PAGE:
By referring to the Tsars Peter the Great and Catherine II, as well as to “the heritage of Mother Russia,” Pope Francis aroused the ire of the Ukrainian government and the Ukrainian Greek Catholic Church, creating a controversy which the Holy See could have done without during its attempts to mediate between the parties in a conflict which is bloodying part of Europe.
Ex abundantia cordis os loquitur [for out of the abundance of the heart the mouth speaketh]. We know how much Pope Francis applies this adage taken from St. Matthew (12:34) to his public remarks, often far removed from the speeches carefully prepared and re-read by the Secretariat of State.
A few weeks ago, the Pontiff surprised journalists accredited to World Youth Day by improvising a speech that had nothing to do with the text that officials from the Roman Curia had sent them a few hours earlier. But freedom of speech involves certain risks, as the Holy Father experienced.
The latest incident to date, August 25, 2023, was when the Pope addressed the young Russian Catholics gathered in St. Petersburg, Russia. The Successor of Peter urged them not to forget the heritage bequeathed by Peter the Great and Catherine II, whom he called the rulers of “that great, enlightened Russian empire, of so much culture, so much humanity.… You are the heirs of the great Mother Russia.”
They were comments that did not appear in the official transcription published by the Vatican, but which were indeed mentioned by the Diocese of Moscow and later in the video published by the Catholic channel on Siberian television. They were enough to throw a chill on Eastern Europe.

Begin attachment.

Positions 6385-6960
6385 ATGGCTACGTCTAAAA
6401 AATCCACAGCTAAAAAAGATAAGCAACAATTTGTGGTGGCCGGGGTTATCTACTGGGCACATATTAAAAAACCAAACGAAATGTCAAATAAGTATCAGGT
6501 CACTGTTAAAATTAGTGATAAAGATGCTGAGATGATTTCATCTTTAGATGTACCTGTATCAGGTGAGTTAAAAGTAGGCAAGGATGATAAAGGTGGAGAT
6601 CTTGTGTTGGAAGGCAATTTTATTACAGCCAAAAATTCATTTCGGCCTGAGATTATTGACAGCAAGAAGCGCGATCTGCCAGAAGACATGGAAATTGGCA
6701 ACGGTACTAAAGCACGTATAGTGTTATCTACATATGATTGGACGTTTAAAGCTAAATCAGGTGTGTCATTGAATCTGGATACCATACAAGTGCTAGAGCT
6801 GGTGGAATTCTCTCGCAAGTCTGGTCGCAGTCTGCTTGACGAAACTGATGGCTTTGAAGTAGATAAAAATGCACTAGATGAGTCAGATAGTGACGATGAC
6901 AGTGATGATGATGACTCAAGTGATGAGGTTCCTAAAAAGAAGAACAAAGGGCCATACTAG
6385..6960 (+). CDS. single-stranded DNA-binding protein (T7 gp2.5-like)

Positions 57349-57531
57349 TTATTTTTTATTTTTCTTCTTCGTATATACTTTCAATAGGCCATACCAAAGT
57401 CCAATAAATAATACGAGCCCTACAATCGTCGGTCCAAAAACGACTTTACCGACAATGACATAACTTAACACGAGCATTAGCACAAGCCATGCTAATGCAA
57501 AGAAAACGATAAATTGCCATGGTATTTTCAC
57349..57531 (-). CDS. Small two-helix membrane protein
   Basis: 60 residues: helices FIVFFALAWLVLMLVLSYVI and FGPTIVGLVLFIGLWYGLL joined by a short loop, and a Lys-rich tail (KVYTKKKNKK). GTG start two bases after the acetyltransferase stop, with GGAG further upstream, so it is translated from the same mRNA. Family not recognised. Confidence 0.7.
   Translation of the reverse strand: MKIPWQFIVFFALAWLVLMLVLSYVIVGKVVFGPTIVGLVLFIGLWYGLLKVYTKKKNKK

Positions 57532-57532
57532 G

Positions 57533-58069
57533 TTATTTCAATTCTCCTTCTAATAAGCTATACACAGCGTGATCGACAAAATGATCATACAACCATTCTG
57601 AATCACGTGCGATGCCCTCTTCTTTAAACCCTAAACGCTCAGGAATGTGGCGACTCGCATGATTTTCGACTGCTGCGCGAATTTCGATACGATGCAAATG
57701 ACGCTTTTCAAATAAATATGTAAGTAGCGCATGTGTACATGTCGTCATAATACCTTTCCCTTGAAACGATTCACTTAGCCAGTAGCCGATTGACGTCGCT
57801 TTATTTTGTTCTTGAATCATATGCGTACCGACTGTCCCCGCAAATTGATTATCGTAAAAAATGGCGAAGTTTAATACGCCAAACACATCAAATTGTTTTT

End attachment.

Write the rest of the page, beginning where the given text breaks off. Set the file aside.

In itself, the remarks may seem like nothing dramatic, until one takes into account the warlike context that this part of the Old Continent is currently experiencing. Tsar Peter the Great is known, under his reign, to have extended Russian territory militarily at the expense of his immediate neighbors. This expansion also came at a cost to Greek Catholics, many of whom were forcibly united to the Russian Orthodox Church.
As for Catherine the Great, history textbooks most often emphasize her “imperialist aims,” not to mention the fact that the term “Mother Russia” often comes up in the mouth of the current master of the Kremlin.
In short, the land had been mined, and the explosion was not long in coming. Outrage appeared on social networks first, and then from the mouth of the Ukrainian authorities, who jumped at the chance to condemn what they consider to be a flagrant offense of “imperialist propaganda” by the Pope.
Even the leader of the Ukrainian Greek Catholic Church in Rome, Patriarch Sviatoslav Shevchuk reacted negatively: “The examples used by His Holiness do not actually correspond to his magisterium on peace. ...We are waiting for an explanation of the situation from the Holy See,” the Patriarch said.
These critical responses prompted the Vatican had to once again try to make-up for the situation, initially via the Kyiv nunciature, which “rejects the accusations made” against Pope Francis, who apparently “never encouraged either imperialism or colonialism.”
It is a position reiterated by the director of the Holy See's press office, Matteo Bruni: “In the words of greeting addressed off the cuff to some young Russian Catholics in recent days, as is clear from the context in which he pronounced them, the pope intended to encourage young people to preserve and promote all that is positive in the great Russian cultural and spiritual legacy, and certainly not to exalt imperialist logics and government personalities, cited to indicate some historical periods of reference.”
It was a diplomatic faux pas, some will say, which comes at a time when the Ukrainian army, largely supported by NATO, is struggling to regain the advantage on the ground, and when Russia seems to be showing diplomatic openness, as shown by the return Ukrainian children to their country.
It is an openness that the Sovereign Pontiff readily recognizes and wishes to encourage in order to put an end to a butchery that has lasted too long. But there, as elsewhere, the road to hell is often paved with good intentions.